- I support the wars in Iraq and Afghanistan.
- I want strong action against nuclear weapons in Iran and North Korea.
- I oppose gay marriage.
- I oppose abortion.
- I support the right to bear arms.
As silly as the “purity pledge” sounds, these are exactly the issues the Republican Party needs to answer. Following the Scozzafava debacle, the party must decide if abortion and gay rights are really its defining issues.
The Republicans should romp in 2010, given the other side’s dismal performance on economic and defence issues – but not if the GOP remains shackled to the religious right. The Democrats will not miss an opportunity to paint them as the party of bible-thumping rednecks.
A Republican candidate might be electable with seven of these items, maximum – and only in conjunction with a positive message and some constructive proposals. When they named the pledge after Ronald Reagan, it seems they forgot the part about getting elected.
See also: A GOP Purity Test?
Lockheed Martin’s new print ad quotes President Kennedy inaugurating America’s space program. Jeremiah waxed nostalgic, as the program is now winding to a close – concurrently, it seems, with our economic supremacy. So, we got to thinking – what program could President Obama initiate, that would have the same salutary effect on American industry?
I believe this nation should commit itself to achieving the goal, before this decade is out, of landing a man on the Moon and returning him safely to the Earth.
Next month begins 2010, the perfect date for an energetic young president to rally the nation once more to an historic cause – but which cause? America faces a number of challenges, to be sure, but Obama will not make his mark by putting out fires.
The new program must be audacious, but achievable. It must have an inspiring goal, but also generate practical benefits. We liked the idea of a rededicated Peace Corps –but that would again be copying Kennedy. It will have to be a technology project. Health care is a loser, climate change impossible to prove, and we could not now justify launching dollars into space.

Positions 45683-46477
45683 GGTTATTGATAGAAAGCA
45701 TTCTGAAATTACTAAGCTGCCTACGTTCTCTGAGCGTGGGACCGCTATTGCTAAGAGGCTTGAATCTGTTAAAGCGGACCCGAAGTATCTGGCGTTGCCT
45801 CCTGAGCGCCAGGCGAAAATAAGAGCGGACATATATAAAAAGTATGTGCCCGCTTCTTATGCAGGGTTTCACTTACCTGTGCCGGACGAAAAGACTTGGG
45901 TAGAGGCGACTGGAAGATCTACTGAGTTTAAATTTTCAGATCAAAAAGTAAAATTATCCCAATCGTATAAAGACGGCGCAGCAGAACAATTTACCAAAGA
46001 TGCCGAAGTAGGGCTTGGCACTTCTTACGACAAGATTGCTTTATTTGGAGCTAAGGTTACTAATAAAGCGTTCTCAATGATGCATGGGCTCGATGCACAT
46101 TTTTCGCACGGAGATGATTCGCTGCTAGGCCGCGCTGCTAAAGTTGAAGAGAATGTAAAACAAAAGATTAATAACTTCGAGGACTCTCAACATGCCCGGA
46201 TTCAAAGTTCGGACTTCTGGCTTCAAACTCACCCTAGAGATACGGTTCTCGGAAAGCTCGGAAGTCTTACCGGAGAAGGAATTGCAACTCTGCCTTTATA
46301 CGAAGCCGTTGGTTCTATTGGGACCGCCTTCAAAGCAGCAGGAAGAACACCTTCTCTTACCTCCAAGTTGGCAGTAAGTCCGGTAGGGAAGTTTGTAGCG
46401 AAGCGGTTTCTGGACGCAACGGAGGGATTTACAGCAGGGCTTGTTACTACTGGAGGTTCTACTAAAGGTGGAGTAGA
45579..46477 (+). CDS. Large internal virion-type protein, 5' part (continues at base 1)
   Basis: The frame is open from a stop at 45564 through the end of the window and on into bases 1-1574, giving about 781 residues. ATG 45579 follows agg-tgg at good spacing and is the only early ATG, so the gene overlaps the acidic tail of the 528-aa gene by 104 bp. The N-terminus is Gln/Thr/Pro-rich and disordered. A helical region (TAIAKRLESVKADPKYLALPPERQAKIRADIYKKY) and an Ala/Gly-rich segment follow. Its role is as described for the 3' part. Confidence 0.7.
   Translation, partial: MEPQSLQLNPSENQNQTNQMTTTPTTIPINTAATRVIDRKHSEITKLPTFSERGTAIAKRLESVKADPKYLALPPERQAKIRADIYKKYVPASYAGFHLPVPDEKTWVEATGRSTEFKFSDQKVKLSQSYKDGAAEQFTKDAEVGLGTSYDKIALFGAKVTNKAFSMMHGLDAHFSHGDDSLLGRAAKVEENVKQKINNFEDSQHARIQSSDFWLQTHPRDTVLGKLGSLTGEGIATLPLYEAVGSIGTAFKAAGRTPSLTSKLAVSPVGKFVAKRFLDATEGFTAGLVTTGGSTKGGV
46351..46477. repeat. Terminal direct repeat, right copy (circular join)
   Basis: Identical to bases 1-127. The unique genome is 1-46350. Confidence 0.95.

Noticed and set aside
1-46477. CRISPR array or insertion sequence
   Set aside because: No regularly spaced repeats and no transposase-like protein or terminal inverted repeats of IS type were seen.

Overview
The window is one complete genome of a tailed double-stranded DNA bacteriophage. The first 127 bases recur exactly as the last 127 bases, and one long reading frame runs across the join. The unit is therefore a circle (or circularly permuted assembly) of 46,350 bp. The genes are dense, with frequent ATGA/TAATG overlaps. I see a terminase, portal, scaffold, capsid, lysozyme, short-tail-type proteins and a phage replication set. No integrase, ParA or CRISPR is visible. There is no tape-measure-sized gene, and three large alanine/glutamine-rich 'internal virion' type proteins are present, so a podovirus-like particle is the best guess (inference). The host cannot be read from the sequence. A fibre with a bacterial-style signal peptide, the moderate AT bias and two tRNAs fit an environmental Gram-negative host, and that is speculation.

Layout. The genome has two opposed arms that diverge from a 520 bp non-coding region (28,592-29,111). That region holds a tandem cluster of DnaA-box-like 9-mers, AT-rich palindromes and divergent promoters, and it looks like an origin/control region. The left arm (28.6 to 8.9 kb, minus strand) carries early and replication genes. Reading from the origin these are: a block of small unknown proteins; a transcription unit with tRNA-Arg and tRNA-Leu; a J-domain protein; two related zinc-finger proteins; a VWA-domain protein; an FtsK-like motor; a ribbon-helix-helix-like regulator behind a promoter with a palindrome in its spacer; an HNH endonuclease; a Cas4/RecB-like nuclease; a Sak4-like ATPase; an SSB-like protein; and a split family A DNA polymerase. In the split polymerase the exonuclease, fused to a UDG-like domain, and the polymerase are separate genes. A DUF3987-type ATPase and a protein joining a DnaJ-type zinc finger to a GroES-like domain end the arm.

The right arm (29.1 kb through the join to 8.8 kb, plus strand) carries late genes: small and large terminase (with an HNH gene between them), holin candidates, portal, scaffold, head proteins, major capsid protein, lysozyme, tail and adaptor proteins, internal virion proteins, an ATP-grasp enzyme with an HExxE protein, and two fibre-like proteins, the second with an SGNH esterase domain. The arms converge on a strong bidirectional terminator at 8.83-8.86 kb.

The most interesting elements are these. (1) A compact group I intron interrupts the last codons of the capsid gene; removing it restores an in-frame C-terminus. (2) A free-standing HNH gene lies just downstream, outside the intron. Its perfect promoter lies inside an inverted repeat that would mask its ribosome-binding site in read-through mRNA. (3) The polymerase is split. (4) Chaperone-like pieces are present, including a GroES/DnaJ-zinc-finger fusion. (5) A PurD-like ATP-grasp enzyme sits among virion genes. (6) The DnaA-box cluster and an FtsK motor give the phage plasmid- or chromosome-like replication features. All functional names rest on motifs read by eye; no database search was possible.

We thought about energy independence, and then somebody mentioned fusion – brilliant! Not snake-oil “cold fusion,” or desktop fusion, but serious industrial hydrogen-burning power plants. Fusion power would instantly change the world’s political and economic landscape.
The petroleum economy would come to an end, as would global warming, and America’s trade deficit. Oil-exporting dictatorships would have to reform, and peace might even come to the Mideast. Unlimited clean power for the twenty-first century – the time for fusion is now.
Viewers of the hit documentary, Food Inc, are invited to blame the industry’s sins on capitalism. The markets are not to blame, but rather distortions in the market created by lax regulation and perverse incentives.
American taxpayers spend roughly $5 billion per year to subsidize corn production. This “corporate welfare” for the food industry results in artificially low prices for everything from Pepsi to Big Macs. The film shows that unhealthy foods are more economical for poor families – until they develop diabetes. The statistics on diabetes, especially in minorities, are truly alarming. So, taxpayers pay once to subsidize high-fructose corn syrup, and then we pay again for the medical bills.
Similarly, beef packers are motivated to build huge, unsafe factories because the FDA – unbelievably – lacks the power to close them for safety violations. If Kevin’s Law were passed, these factories would instantly split into more manageable units. Would a lower scale of production cause prices to rise? Probably not, thanks to the miracle of competition. Jeremiah is reminded of the steel industry, where Japanese micro-foundries whipped the big American plants.
Liberal viewers of the film will likely conclude that “big companies are evil,” and this is partially true. Big companies that have captured their regulators, and collect billions in subsidies, are evil. Morally weak politicians are to blame, not capitalism. Capitalism is good for America, and the world’s food supply. Corruption is not.
See also: Michael Pollan